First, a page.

Students must not be penalised for badly prepared universities, states open letter
Germany’s academics have begged the government to declare the current university term a “non-semester”, as classes and teaching fall behind in a nationwide lockdown.
Universities have not engaged in face-to-face teaching since early March to help contain the spread of coronavirus, which has so far infected nearly 30,000 people in the country. Professors have called for help as technical infrastructure is overloaded and teachers and students are not familiar enough with online tools to teach efficiently, according to an open letter signed by leading academics.
In order to act in the interest of students, teaching and examinations should not be restored as soon as possible—instead the current term should simply declared as non-sufficient, with teaching taking place in a reduced form. This means students would not suffer any disadvantages due to not having completed all modules, and could easily repeat missing elements in future terms, the signatories said.
“We think teaching during the summer should take place, but the semester should not count formally,” wrote the academics, who are based at the Ludwig Maximilian University Munich, the University of Trier and the Leibnitz University Hanover. “Students who were not able to perform as expected should not be disadvantaged.”
Universities have already postponed the start of the summer semester to the end of April.
Over the weekend, the country announced sharper lock-down measures, forbidding any assembly of more than two people and urging citizens not to leave the house. Chancellor Angela Merkel is self-isolating after coming in contact with a doctor who later tested positive for coronavirus.
On Monday, the Robert Koch Institute, which advises the government on medical science, said that an unprecedented data donation by German telecommunications provider Telekom had shown that mobility has decreased during the outbreak. The country’s learned academy Leopoldina asked for more research on the extension of the outbreak, mirroring a call by the German Network of Evidence-Based Medicine that bemoaned a lack of evidence underlying the far-reaching interventions by the government.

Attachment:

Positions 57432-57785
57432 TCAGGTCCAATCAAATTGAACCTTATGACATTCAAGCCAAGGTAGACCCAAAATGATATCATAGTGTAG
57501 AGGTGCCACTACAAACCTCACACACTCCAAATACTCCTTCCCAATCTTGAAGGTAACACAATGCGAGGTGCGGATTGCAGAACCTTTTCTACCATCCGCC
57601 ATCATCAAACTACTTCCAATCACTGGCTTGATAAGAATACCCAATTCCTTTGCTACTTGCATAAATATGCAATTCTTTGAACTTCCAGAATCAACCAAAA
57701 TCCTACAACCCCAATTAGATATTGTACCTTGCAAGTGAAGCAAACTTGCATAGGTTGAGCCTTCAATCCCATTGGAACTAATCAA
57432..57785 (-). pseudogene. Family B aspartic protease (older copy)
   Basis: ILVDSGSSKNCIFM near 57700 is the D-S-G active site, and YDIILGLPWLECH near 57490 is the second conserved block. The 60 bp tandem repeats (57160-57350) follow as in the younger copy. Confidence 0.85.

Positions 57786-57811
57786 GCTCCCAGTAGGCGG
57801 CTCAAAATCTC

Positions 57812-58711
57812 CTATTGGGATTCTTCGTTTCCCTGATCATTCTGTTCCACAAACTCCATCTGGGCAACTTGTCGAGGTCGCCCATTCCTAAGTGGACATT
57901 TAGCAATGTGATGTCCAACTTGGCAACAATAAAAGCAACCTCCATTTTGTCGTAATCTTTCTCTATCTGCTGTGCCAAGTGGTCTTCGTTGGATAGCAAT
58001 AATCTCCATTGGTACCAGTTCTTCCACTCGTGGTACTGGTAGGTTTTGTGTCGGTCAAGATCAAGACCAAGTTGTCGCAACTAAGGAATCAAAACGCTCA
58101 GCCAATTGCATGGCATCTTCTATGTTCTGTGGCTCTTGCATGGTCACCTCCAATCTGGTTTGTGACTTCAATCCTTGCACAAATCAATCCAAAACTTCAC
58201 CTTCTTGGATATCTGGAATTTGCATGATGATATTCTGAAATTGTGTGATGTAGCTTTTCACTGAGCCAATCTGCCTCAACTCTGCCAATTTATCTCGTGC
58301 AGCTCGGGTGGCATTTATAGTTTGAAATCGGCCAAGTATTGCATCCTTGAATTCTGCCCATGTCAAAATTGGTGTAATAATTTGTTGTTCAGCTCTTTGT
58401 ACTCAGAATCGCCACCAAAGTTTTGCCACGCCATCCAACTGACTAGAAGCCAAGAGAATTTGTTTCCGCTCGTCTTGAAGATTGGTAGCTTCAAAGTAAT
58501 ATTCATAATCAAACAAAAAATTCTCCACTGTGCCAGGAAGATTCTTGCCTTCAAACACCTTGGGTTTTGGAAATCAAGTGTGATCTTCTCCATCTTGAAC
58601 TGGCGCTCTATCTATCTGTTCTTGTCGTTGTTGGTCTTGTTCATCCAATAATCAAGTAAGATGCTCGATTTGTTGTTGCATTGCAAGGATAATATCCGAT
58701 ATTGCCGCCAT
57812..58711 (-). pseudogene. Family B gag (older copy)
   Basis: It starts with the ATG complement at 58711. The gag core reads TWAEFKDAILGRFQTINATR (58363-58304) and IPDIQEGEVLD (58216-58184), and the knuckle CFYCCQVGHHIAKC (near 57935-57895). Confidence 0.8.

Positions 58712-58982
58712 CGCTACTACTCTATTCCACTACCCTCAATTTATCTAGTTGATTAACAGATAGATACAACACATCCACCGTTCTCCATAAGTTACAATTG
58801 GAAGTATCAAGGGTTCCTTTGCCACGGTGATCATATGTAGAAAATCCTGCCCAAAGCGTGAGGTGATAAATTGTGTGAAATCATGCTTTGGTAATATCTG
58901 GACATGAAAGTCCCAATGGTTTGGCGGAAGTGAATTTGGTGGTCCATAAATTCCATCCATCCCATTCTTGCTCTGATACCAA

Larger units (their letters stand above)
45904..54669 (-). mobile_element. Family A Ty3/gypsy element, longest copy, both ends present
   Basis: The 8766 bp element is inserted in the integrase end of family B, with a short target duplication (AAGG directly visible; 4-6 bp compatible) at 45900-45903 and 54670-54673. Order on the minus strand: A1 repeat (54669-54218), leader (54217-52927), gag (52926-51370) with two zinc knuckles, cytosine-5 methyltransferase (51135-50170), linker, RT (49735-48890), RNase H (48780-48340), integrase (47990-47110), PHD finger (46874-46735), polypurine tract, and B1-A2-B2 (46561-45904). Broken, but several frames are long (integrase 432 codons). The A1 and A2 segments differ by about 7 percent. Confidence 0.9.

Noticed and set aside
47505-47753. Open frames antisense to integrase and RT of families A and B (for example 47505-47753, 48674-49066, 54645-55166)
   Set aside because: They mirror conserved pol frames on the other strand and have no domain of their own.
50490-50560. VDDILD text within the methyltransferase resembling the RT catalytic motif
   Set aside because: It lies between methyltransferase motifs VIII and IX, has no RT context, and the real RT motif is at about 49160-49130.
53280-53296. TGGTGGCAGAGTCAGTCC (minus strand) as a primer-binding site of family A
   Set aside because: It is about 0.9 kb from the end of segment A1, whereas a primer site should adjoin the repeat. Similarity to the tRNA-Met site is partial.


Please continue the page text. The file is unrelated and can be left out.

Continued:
The sharper measures have led funders to create additional safeguards for scientific projects. The Deutsche Forschungsgemeinschaft (DFG), Germany’s largest public funding body, announced it would prolong scholarships and grants for up to three months in case the beneficiaries struggle to complete the work or cannot start their placements.
In a separate statement, the DFG issued a call for research on the topic. Funding will be provided for projects dealing with the prevention, early detection, containment and causes of epidemics and pandemics, and how to deal with them.
Meanwhile, the German Trade Union for Education and Science (GEW) called for more financial security for honorary teachers in Germany. “The federal government as a public employer must assume the risk of force majeure for the cancellation of lessons due to the corona crisis,” said Ansgar Klinger, GEW board member for vocational education and training.
The GEW said this should apply to integration courses, for which the federal ministries are responsible, as well as professional language courses and training provided through the Goethe Institute, which educates on German culture.
A version of this article also appeared in Research Europe